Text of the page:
I never posted on Instagram with a picture of me holding a rainbow flag, tossing colorful confetti, or being at a pride parade (tbh, I’ve never even been to a pride parade). I never updated my Twitter bio with the ever popular double female symbol or a rainbow flag emoji. I never wrote clever captions or even blunt ones under pictures of my girlfriend and me.
I never formally came out online. And I’m wondering now if this makes me a lousy member of the LGBTQ+ community or a coward.
I’d like to think I’m neither of those things. First and foremost, I’m proud of who I am. It’s taken me quite a while to be able to say those words and mean them, but I finally got there. I’m proud.
At first, my reasoning for not taking the jump and publicly announcing my belonging to the queer community was simply because I wasn’t ready. After my first kiss with a girl, I didn’t really understand who I was anymore, and I definitely didn’t want to do all of that online—I felt like I needed to sort my identity out on my own before I made any declarations for others to see and analyze.
But the thing was, even when I settled on a label for myself, I still didn’t feel ready to post about it on any of my social media platforms. There were times when I thought to myself, “Fuck it, just post the picture of you and [insert girlfriend’s name here],” but I always chickened out. I would psych myself out with thoughts like “What if someone in my extended family sees this?” or “What if I become a screenshotted conversation in someone from high school’s group chat?” These thoughts alone were enough to convince me to just not post or select a less chummy picture of my girlfriend and me.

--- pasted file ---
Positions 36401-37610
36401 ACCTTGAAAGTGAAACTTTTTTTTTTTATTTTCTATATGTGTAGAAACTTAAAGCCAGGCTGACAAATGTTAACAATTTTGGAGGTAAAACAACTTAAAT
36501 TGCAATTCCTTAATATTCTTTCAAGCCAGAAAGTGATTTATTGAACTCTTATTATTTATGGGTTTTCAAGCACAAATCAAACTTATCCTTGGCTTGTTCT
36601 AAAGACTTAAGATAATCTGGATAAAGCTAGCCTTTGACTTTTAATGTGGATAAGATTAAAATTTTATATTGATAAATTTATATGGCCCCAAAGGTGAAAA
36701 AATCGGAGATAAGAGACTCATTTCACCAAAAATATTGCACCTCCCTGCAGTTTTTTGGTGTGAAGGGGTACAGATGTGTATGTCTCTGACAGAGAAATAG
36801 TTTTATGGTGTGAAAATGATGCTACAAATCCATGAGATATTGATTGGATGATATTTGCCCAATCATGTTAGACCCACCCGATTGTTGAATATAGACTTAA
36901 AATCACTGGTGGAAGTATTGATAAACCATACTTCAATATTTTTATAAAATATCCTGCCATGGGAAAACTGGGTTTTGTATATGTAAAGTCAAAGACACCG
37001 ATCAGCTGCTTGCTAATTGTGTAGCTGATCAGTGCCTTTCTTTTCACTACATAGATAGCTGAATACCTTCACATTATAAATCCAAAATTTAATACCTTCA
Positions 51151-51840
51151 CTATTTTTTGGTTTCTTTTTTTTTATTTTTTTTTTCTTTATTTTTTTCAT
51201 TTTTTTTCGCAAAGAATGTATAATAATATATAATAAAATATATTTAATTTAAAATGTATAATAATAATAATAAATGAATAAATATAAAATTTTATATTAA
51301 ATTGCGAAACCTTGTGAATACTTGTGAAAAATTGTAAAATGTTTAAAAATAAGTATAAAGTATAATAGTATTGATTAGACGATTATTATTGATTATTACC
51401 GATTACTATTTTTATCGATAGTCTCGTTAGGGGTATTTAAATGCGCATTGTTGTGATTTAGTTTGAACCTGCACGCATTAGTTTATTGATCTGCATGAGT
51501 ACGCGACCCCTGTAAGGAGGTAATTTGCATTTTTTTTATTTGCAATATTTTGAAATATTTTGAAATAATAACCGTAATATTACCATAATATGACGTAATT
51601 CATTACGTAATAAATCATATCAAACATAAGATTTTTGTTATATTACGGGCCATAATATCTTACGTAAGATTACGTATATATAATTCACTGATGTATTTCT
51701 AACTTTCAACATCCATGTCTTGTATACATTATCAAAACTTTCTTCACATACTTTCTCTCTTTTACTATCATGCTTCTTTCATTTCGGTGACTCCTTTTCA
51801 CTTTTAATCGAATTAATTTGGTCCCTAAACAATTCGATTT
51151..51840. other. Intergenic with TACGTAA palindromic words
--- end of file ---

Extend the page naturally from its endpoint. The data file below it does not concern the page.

I was afraid of what others would think or say. I was anxious that people who knew me at earlier points in my life would question the validity of my sexual orientation, since at those particular moments in life, I (thought I) was “straight.” I didn’t want to be a topic of conversation or the punchline of a joke. I just wanted to remain the Nicole everyone thought I was in order to protect myself and my feelings.
I was a coward. But I wasn’t less queer than anyone comfortable enough to post about their sexual orientation.
I was never “less than” or “less of” anything. I was still Nicole, but this one aspect of my identity was different than the piece I and the people around me thought they knew before I came to terms with it.
Something that I really appreciate and value about the LGBTQ+ community is the message that we spread of coming out on your own terms and on your own time. There is no how-to book on how to come out and there’s no guarantee of how you’ll be received by the people around you. But I can promise you that even if you never want to formally come out online, you are not less than anyone that is comfortable enough to post about that component of their identity. You are just as valuable and legitimate as anyone else in this community.
And just for the record, it isn’t a requirement to come out online! This is not a rite of passage into the queer community or a box you have to check off once you come to terms with a label (if you ever come to terms with one). You can come out online or never post a thing—either way, it’s really okay. Just do what feels true and comfortable to you.
Also, plot twist! This is me coming out online.